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Posts Tagged ‘VBAC’

Women are strong

That quote I see frequently… “We have a secret in our culture… and it’s not that birth is painful.  It’s that women are strong.” (Laura Stavoe Harm).

Well, it’s TRUE!

I was honored to witness a mom VBAC last week.  The words that come to mind are Amazing, Beautiful, and Magnificient.  I choose to see the beauty of a woman find her strength instead of focusing on the things that did not go according to plan.  While it was not the HBAC that was planned, but it was a VBAC- and it was Victorious.

Welcome to our world, little one… and congrats momma.  You did it, despite all odds.

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This definitely seems worthy of passing along!  Please do forward this information for the benefit of birthing mothers everywhere.

I am pleased to present the first-ever NAPW law student writing contests to expand the birthing rights conversation. Attached, you will find a more detailed description of the contests and how you or your organization can become a co-sponsor, and a file containing both writing prompts.

The first contest asks for a critical analysis of the absence of birthing rights issues from gender discrimination and feminist jurisprudence textbooks and curricula (in fact, none of the top three casebooks used in law school courses dedicated to gender and the law address the issue of childbirth or midwifery).

The second contest asks students to develop legal theories that can be used to challenge policies banning pregnant women from having a vaginal birth after a prior caesarean section (VBAC). This topic will encourage students to address a growing problem that has received very little attention from the feminist legal community both in academia and within the leading women’s rights legal advocacy organizations.

Please feel free to pass the writing prompts on to any law students (or law schools/journals) that you may know. There will be cash prizes  for the top three entries in each contest ($1000, $500, and $250; we hope to adjust these figures higher, pending funding!). Submission guidelines and other information will be available at www.advocatesforpregnantwomen.org. Further questions can be directed to writingcontest@advocatesforpregnantwomen.org. If you have questions about co-sponsorship, you can call me at 718-316-8922.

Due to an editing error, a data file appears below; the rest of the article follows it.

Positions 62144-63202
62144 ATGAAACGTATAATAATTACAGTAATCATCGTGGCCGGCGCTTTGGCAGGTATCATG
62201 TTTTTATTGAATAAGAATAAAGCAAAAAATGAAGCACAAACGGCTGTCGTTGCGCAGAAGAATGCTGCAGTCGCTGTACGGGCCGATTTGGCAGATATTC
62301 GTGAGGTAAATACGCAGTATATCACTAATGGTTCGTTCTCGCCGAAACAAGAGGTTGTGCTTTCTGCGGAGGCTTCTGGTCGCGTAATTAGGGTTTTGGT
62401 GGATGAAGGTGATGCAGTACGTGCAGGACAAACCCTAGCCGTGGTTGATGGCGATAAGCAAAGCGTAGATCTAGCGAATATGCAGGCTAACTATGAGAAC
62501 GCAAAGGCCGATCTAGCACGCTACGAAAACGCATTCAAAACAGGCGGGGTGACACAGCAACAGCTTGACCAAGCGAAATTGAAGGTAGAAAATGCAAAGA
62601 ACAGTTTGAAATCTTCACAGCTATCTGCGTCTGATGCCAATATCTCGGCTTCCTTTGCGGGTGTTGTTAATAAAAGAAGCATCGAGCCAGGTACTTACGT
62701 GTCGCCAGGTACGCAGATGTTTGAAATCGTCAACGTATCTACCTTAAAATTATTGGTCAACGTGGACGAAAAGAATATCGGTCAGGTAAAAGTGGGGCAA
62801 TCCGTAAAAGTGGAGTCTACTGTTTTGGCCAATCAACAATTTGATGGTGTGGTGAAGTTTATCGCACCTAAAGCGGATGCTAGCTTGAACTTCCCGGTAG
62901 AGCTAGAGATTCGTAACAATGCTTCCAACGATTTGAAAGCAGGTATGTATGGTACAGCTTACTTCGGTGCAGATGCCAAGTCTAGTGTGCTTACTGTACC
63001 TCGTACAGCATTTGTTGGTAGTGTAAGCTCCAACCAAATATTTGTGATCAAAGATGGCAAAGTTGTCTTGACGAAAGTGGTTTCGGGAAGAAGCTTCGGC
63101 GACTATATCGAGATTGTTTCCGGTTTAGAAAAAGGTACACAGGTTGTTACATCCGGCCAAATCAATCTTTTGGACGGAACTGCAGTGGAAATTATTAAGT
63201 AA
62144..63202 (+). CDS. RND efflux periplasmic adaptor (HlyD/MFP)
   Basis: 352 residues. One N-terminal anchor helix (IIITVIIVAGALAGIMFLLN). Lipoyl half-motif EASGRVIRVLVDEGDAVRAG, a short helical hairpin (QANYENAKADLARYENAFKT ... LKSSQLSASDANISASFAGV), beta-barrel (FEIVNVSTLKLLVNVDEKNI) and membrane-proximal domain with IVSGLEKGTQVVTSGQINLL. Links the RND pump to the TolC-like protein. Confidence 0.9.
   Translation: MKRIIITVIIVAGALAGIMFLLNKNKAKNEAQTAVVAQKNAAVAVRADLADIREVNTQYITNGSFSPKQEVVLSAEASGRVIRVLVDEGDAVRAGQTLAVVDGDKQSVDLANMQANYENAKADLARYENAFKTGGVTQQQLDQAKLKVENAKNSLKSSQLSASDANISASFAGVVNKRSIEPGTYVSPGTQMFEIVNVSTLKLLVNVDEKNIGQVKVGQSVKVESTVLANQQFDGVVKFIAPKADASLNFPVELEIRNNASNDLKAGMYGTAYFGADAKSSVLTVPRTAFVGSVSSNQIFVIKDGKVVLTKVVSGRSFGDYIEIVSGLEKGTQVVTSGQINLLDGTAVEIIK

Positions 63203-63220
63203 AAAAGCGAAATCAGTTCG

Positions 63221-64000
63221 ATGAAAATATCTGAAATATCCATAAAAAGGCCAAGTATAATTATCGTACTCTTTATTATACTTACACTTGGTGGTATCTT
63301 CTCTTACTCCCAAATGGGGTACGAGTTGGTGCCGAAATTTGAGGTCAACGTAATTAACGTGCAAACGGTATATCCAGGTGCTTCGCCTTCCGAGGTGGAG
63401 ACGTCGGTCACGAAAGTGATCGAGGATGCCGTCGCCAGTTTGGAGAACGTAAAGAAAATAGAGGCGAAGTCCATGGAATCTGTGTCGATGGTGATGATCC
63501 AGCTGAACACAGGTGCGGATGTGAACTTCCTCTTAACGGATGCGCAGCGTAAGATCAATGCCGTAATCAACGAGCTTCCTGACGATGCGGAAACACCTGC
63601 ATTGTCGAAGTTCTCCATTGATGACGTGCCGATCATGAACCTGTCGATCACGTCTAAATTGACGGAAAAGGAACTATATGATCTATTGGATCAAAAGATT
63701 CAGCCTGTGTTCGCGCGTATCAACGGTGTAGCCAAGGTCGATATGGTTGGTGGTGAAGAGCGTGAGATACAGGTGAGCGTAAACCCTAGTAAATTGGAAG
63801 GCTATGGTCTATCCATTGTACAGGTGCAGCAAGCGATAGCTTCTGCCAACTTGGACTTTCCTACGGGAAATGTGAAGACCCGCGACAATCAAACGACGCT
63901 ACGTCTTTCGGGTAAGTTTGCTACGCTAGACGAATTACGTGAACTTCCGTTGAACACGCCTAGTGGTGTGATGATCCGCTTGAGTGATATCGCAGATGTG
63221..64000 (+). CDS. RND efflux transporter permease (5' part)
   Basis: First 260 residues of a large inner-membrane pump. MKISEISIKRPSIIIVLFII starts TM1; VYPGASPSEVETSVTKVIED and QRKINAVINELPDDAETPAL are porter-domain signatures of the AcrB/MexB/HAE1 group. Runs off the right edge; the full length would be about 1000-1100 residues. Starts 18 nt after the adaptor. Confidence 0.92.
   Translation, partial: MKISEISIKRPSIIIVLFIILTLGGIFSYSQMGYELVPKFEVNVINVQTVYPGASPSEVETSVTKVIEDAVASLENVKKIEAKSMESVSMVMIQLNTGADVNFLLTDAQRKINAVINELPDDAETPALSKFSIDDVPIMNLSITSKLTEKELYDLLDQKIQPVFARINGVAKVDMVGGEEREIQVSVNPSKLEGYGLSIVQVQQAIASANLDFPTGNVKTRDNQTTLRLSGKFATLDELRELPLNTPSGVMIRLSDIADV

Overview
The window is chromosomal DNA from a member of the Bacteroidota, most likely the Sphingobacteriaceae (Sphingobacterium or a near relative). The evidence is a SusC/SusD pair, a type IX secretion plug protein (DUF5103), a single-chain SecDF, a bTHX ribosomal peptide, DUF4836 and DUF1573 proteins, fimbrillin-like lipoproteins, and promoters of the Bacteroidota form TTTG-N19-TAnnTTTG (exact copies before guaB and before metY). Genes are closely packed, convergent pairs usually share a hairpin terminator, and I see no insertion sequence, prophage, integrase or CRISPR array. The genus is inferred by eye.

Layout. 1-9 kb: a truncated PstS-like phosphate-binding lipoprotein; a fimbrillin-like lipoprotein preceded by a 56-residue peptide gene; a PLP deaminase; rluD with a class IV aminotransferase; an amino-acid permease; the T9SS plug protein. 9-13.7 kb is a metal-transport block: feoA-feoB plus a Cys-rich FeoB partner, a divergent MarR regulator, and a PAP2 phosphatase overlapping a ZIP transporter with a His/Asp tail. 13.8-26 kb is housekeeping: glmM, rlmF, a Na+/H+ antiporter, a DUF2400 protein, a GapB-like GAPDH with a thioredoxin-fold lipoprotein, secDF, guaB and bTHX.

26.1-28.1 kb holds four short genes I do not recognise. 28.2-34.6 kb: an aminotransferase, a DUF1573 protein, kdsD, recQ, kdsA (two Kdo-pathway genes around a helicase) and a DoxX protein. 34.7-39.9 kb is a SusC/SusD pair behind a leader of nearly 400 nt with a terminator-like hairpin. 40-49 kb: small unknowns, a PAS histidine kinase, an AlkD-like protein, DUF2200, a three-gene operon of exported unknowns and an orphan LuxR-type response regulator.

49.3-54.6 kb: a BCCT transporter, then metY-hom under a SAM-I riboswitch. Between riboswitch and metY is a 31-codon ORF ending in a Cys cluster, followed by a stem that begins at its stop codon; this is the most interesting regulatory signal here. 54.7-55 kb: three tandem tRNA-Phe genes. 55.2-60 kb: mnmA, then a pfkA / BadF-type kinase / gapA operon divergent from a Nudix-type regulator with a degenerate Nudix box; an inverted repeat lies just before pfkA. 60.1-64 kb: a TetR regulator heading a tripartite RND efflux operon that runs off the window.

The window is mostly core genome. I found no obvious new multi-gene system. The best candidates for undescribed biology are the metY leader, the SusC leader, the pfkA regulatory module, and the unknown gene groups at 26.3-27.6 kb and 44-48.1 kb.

I hope that you will be as excited as I am, and will forward this email far and wide. I also hope that you will become a co-sponsor of this effort, which promises to yield some truly cutting-edge legal scholarship in an area that has been somewhat overlooked by the feminist legal academy.

Yours Sincerely,
Farah Diaz-Tello
Legal Intern
National Advocates for Pregnant Women

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This process

It’s interesting… how “real life” impedes on indirect knowledge. If you read online long enough, (some) natural birth advocates may (seem to) say that all interventions are bad. I myself used to lean that way. And yet now, I am sometime seeing it is those interventions that we eschew that can allow a woman to avoid interventions that are even more ‘meddlesome’.

I’m not sure I am done ruminating on this, or even saying it all that well… but I have seen some interventions help rather than hinder a mom. And in those cases, I am reminded that moderation is key.

Some interventions do have their place. But ideal outcome must be balanced with perceptive care and recognition that there is both a baby and a mother affected by the care, or lack thereof that is given.

And this is way off-topic, but man… the elliptical machine at the gym is kicking my butt. Literally. 😉

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To VBAC, or not

This is posted on the Business of Being Born website: ACOG Responds Regarding VBACs, I Respond Back. I tell you, it boggles my mind that American women are told they don’t have the right to the birth of their choice. Many women with prior Cesarean(s) have been forced to undergo major abdominal surgery because their hospital has banned VBAC (Vaginal Birth After Cesarean). The letter posted in the link above includes some of the current statistics regarding the risks of VBAC and the risks of a repeat Cesarean.

I’ll say it again, if you haven’t had a Cesarean yet, do everything you can do prevent one and then you don’t have to battle for your right to give birth vaginally!

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